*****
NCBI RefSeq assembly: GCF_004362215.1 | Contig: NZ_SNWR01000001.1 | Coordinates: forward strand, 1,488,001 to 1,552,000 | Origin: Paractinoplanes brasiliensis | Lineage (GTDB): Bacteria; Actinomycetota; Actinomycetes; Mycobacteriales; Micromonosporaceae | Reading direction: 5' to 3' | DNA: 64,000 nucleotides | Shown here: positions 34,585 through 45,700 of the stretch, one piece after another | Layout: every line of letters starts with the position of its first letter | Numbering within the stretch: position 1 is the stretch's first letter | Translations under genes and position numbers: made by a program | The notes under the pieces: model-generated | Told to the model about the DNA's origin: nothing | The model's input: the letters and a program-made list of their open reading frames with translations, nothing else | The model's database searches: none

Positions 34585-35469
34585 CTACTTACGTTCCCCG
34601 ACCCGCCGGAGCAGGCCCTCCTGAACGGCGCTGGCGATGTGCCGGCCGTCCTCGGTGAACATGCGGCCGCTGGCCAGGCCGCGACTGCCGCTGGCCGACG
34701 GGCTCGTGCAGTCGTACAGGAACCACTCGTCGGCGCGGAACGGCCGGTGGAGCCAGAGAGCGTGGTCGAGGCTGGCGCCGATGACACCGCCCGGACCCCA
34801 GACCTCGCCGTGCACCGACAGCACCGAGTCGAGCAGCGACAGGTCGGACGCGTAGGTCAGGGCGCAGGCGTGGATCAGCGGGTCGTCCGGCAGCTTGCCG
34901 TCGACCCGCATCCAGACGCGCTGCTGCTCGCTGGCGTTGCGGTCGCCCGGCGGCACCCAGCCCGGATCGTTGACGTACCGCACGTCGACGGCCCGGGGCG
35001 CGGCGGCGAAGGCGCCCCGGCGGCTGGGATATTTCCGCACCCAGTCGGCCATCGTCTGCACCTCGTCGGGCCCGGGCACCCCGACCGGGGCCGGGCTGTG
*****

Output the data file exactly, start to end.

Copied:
NCBI RefSeq assembly: GCF_004362215.1 | Contig: NZ_SNWR01000001.1 | Coordinates: forward strand, 1,488,001 to 1,552,000 | Origin: Paractinoplanes brasiliensis | Lineage (GTDB): Bacteria; Actinomycetota; Actinomycetes; Mycobacteriales; Micromonosporaceae | Reading direction: 5' to 3' | DNA: 64,000 nucleotides | Shown here: positions 34,585 through 45,700 of the stretch, one piece after another | Layout: every line of letters starts with the position of its first letter | Numbering within the stretch: position 1 is the stretch's first letter | Translations under genes and position numbers: made by a program | The notes under the pieces: model-generated | Told to the model about the DNA's origin: nothing | The model's input: the letters and a program-made list of their open reading frames with translations, nothing else | The model's database searches: none

Positions 34585-35469
34585 CTACTTACGTTCCCCG
34601 ACCCGCCGGAGCAGGCCCTCCTGAACGGCGCTGGCGATGTGCCGGCCGTCCTCGGTGAACATGCGGCCGCTGGCCAGGCCGCGACTGCCGCTGGCCGACG
34701 GGCTCGTGCAGTCGTACAGGAACCACTCGTCGGCGCGGAACGGCCGGTGGAGCCAGAGAGCGTGGTCGAGGCTGGCGCCGATGACACCGCCCGGACCCCA
34801 GACCTCGCCGTGCACCGACAGCACCGAGTCGAGCAGCGACAGGTCGGACGCGTAGGTCAGGGCGCAGGCGTGGATCAGCGGGTCGTCCGGCAGCTTGCCG
34901 TCGACCCGCATCCAGACGCGCTGCTGCTCGCTGGCGTTGCGGTCGCCCGGCGGCACCCAGCCCGGATCGTTGACGTACCGCACGTCGACGGCCCGGGGCG
35001 CGGCGGCGAAGGCGCCCCGGCGGCTGGGATATTTCCGCACCCAGTCGGCCATCGTCTGCACCTCGTCGGGCCCGGGCACCCCGACCGGGGCCGGGCTGTG